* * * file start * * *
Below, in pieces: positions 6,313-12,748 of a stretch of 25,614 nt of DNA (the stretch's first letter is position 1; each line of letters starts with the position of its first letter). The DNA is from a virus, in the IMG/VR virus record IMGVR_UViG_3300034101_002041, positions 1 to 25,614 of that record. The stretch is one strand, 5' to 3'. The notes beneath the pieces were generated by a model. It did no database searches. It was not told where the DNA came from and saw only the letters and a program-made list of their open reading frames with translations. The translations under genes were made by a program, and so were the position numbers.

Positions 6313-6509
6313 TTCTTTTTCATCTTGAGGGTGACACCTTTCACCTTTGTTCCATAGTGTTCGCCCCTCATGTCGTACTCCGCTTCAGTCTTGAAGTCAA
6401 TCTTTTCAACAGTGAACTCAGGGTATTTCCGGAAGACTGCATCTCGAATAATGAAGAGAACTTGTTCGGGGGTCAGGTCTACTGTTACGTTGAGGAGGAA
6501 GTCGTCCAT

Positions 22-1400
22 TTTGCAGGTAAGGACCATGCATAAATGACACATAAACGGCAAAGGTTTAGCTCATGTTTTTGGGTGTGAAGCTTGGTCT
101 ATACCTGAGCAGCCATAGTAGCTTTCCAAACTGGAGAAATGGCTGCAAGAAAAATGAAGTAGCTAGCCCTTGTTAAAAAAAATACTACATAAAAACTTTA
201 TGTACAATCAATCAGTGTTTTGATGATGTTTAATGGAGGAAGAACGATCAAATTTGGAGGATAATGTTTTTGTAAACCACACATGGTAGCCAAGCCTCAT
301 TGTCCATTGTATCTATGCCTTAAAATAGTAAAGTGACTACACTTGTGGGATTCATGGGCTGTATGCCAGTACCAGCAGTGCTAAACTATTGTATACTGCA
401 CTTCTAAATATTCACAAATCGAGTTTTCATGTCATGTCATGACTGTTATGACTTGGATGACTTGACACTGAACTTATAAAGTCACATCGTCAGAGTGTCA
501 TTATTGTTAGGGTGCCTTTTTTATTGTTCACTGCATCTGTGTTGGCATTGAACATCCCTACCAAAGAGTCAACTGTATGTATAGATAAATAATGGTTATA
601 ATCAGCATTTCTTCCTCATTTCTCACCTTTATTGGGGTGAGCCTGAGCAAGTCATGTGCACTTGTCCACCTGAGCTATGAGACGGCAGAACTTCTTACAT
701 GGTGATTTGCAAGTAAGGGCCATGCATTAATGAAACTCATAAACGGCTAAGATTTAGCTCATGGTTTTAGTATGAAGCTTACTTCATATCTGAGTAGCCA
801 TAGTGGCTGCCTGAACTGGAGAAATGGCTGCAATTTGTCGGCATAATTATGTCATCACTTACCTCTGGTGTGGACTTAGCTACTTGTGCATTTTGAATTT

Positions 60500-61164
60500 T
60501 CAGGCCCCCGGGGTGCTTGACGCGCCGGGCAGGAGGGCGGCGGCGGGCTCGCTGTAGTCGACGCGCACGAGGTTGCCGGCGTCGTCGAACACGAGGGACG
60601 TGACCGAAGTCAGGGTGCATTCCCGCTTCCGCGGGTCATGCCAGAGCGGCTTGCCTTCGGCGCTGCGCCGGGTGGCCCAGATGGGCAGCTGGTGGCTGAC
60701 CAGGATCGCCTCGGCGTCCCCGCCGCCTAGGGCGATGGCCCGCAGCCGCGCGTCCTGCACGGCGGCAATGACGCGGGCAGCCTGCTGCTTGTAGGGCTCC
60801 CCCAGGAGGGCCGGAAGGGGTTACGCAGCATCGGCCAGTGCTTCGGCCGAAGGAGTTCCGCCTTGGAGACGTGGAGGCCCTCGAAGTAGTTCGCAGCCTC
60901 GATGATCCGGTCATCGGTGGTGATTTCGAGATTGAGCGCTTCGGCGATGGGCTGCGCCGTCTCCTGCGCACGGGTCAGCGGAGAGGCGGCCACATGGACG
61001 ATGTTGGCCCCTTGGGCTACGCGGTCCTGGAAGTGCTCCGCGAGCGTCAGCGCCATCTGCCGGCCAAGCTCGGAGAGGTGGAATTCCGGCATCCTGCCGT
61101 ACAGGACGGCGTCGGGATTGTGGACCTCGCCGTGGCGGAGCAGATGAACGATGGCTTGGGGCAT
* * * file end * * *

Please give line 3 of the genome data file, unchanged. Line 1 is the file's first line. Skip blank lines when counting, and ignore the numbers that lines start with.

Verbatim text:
6313 TTCTTTTTCATCTTGAGGGTGACACCTTTCACCTTTGTTCCATAGTGTTCGCCCCTCATGTCGTACTCCGCTTCAGTCTTGAAGTCAA